Have you ever thought of dining in the dark?

When I say dark I mean pitch black.
It’s not like when you turn off the light in the kitchen, you can still find your way there.
I am talking about going to a restaurant you’ve never seen and enter a very dark room, guided by a blind person.

I was chatting to a colleague about it, about the fact I was curious and wanted to try it out and he said oh why don’t we gather some friends and go all together? And so we did last night. The restaurant is called Dans Le Noir? and is located not far from Farringdon station. You need to book online but it wasn’t too difficult to find a table for our preferred date and time.

You can’t really tell much from the outside, the windows are covered with black curtains.
As soon as we got in, we meet one of the girls working at the reception (and how surprising was that I knew her cause we used to work together?) that asked us to lock away our bags, phones and anything that had lights like our watches.
We then picked our drinks since we already pre-ordered our meals. But let me say this right away: you get to choose your meat/veggie/surprise menu but you have no idea about what’s exactly in the plates. Trust is what you need.

The next step was being introduced to our blind guide, Fabio, who was going to take us into the room and be our waiter for the night. I was the first one in line and Fabio asked me to put my hand on his right shoulder and he asked that everyone did the same with the person they had in front of them… and then we went into the darkness.

The first impression was that you really need a big amount of trust because you’re following someone that you don’t know and you’re hoping he won’t let you bump into anything (of course not, he knows what he is doing!). The second impression was that the room was filled with a thick darkness that I haven’t experienced before. How weird, I though I knew what darkness meant!
Fabio then got us to our chairs, I managed to sit in a proper position and I soon realized we were not alone: it was a sharing table and 4 other people were sitting on my left hand side. We immediately started chatting, would this ever have happened in a lights on restaurant?
They were two girls (one of the two with a French accent) and two guys, all very nice and they were happy to share couple of tips with us – newbies on the table.

Fabio described what was on the table and I quickly touched my napkin, cutlery and glasses. Then someone else came around with water and wine.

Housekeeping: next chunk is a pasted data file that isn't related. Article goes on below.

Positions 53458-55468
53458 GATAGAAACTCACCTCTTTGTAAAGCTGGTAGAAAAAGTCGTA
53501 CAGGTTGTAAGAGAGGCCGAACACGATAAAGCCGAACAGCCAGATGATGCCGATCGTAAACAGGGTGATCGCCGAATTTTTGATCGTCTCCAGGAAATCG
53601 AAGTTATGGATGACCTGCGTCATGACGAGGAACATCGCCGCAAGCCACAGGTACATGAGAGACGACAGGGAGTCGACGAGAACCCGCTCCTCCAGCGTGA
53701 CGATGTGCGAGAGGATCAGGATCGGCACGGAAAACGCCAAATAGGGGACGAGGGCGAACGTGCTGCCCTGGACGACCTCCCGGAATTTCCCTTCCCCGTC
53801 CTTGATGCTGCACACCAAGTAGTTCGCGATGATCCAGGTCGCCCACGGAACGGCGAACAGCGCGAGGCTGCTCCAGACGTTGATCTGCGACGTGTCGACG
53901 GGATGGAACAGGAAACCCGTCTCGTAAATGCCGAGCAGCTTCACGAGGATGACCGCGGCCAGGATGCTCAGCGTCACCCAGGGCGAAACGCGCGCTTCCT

You know, I thought I was pretty good in pouring drinks, I have years of experience in the catering industry so it shouldn’t be too complicated. Unfortunately, the darkness changes your prospective and you’re suddenly afraid to pour too much. In my case, I didn’t pour enough which just meant I had to pour drinks again and again, incasing the difficulty level. 

But the fun part starts when you get the food. We were all trying to figure out what we had in the plate, was it duck? Was it balsamic dressing? Oh wait what’s this round thing here? 

Not to mention when you think you got something on your fork and you don’t. So at some point it is clear that you will use your hands to touch what’s in the plate and to get some food to your mouth. I really tried to cut my meat with the cutlery, it didn’t work very well on the starter but I felt I was improving with the main.

I won’t spoil what’s in the dishes cause you will see it at the end of your meal but I can tell you how I felt during the evening. 

As soon as we entered the room I have to say I panicked a bit: you’ve never experience that much darkness around you, you feel disorientated and you’re scared because you’re losing the confidence of the sight. 

But then I slowly got used to it and my other senses started working harder: I was paying attention to sounds more, even the ones that are not so obvious. Half way through the night I could tell someone was walking behind me without them making any clear noises. Then of course the taste, I don’t know if you can taste it better but you definitely pay attention to what you’re eating and if not, you’re trying to smell what’s in the plate or your glass. I also have to say that being able to touch the items on the table, squeeze my friend’s arm and touch our guide’s hand made me feel more comfortable. 

When I was younger I used to volunteer with disable kids. When I had to work with the blind ones I felt always so awkward and I could never understand why, till last night. The fact that someone has to squeeze my arm a lot made me uncomfortable, but now I understand that a blind person will find that reassuring. 

One of my friends at the table asked us how long we think we could survive in that darkness. Someone else said not long, but I realised that there is plenty of people that live like that all day everyday. 

How lucky am I to see? Even if I complain cause I am a -10 and I have to wear glasses. But seriously, what did I do to deserve the gift of sight and what did the other people do to not deserve it? Nothing really, these things are just as they are but this experience gives you a totally different prospective on life I believe. 

Friends and people passing by reading this, go ahead and book your table at Dans Le Noir. Don’t be scared, be excited to have the chance to experience something new and be grateful because life is beautiful either with lights or darkness. 

x

(Italian version will follow)

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